Linked by Thom Holwerda on Mon 19th Mar 2012 08:24 UTC
In the News Rob Schmitz, the Marketplace reporter who uncovered Daisey's lies, stated: "What makes this a little complicated is that the things Daisey lied about seeing are things that have actually happened in China: Workers making Apple products have been poisoned by Hexane. Apple's own audits show that the company has caught underage workers at a handful of its suppliers. These things are rare, but together, they form an easy-to-understand narrative about Apple." It's what I'm already seeing in the Apple-verse (and beyond): the actual issues that have truly and honestly happened are being shuffled under the carpet because some no-name dude I'd never heard of lied, as yet another way to soothe people's conscience. The west is exploiting workers in the east for a few percentages of profit margins. This is a reality, whether some dude lied about it or not.
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What we are talking here is a huge problem with no easy solution. Even though I agree with Thom on principles, we should not forget that between the disease and the medicine we need to pick what would be the less evil of them.

The real truth is that people need jobs, and on poor countries they are way less selective on getting one. For many on this sorry condition, the jobs associated to production for western companies are better than if the production is only tied to local consume. On other words, western companies may actually improve the local life standards.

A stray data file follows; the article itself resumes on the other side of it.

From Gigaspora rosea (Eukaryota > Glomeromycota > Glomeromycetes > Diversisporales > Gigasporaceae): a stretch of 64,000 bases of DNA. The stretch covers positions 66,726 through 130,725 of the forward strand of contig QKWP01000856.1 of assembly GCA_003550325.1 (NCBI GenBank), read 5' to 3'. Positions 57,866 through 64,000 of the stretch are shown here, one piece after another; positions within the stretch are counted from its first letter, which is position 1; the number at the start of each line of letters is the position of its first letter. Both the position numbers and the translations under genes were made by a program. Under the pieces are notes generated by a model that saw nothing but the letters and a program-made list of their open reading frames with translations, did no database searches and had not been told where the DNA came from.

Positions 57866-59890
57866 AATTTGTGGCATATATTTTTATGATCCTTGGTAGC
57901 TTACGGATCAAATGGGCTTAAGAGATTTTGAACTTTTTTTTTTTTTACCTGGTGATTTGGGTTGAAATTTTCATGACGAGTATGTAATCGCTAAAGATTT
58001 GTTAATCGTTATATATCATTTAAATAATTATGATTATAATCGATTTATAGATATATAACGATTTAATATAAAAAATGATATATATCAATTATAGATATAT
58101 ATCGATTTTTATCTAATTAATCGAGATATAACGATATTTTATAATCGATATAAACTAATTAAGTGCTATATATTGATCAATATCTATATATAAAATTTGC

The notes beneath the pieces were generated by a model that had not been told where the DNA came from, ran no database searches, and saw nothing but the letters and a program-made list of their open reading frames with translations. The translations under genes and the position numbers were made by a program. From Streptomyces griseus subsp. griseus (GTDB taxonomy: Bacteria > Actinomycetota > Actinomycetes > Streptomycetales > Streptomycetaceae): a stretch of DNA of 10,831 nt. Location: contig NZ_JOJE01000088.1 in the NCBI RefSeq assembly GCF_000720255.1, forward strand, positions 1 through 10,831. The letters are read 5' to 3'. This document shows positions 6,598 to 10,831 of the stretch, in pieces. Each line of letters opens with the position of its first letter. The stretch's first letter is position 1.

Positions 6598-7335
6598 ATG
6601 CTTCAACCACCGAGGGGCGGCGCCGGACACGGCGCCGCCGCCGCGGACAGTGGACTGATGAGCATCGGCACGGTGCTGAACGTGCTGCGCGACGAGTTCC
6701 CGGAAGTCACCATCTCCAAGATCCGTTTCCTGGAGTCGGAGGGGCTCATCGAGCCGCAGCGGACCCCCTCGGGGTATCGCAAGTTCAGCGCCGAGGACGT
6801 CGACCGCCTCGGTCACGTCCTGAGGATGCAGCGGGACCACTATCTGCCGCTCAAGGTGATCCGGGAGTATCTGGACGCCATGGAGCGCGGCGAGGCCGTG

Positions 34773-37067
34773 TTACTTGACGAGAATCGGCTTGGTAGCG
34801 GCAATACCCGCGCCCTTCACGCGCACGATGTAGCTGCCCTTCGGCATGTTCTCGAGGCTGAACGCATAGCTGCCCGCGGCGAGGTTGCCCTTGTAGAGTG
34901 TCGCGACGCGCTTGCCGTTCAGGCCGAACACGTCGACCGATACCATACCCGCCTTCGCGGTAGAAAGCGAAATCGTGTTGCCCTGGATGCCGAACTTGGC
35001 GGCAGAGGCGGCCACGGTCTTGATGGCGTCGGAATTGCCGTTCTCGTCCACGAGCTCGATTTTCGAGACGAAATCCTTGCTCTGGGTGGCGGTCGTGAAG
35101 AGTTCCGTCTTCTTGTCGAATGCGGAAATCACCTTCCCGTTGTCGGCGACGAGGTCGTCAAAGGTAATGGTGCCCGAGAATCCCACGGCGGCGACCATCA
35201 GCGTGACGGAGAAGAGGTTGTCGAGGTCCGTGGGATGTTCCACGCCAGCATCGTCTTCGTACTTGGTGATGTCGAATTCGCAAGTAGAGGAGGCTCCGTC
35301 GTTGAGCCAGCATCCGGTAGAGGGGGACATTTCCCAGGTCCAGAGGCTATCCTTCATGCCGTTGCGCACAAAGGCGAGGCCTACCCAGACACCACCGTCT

But we have a big problem on our global economy. It shifted the balance of power between employers and employees. Employers are allowed to play globally, employees are not effective on it. So, if locally there is a kind of union that try to improve their part of pie or working conditions, the employer may very well move their factories to somewhere else. This is what actually happened to on USA and Europe. I find it tragic how many "experts" put a blame on work unions for this shift. On societies with no developed democratic values the situation is worse, as repression and humanity crimes may very well be applied on individuals trying to build awareness about working conditions.

The only way I see as a faster escape from this situation without have to wait hundred of years (as there are lots of very poor countries on our world, and "leaders" that would graciously surrender their "mates" universal rights for money) is if we pressure our lawmakers to pass legislation that makes companies accountable for their choices on any market by standards we have on our own. But I guess, the chance to have something like that is little and, worse, it may very well backfire.

Consumer boycotts are also unlikely to succeed and will have no impact on conditions in China.
On this one I vehemently disagree with you. It raises awareness locally and put pressure on companies that are then pressed to move, like what happened to Apple.

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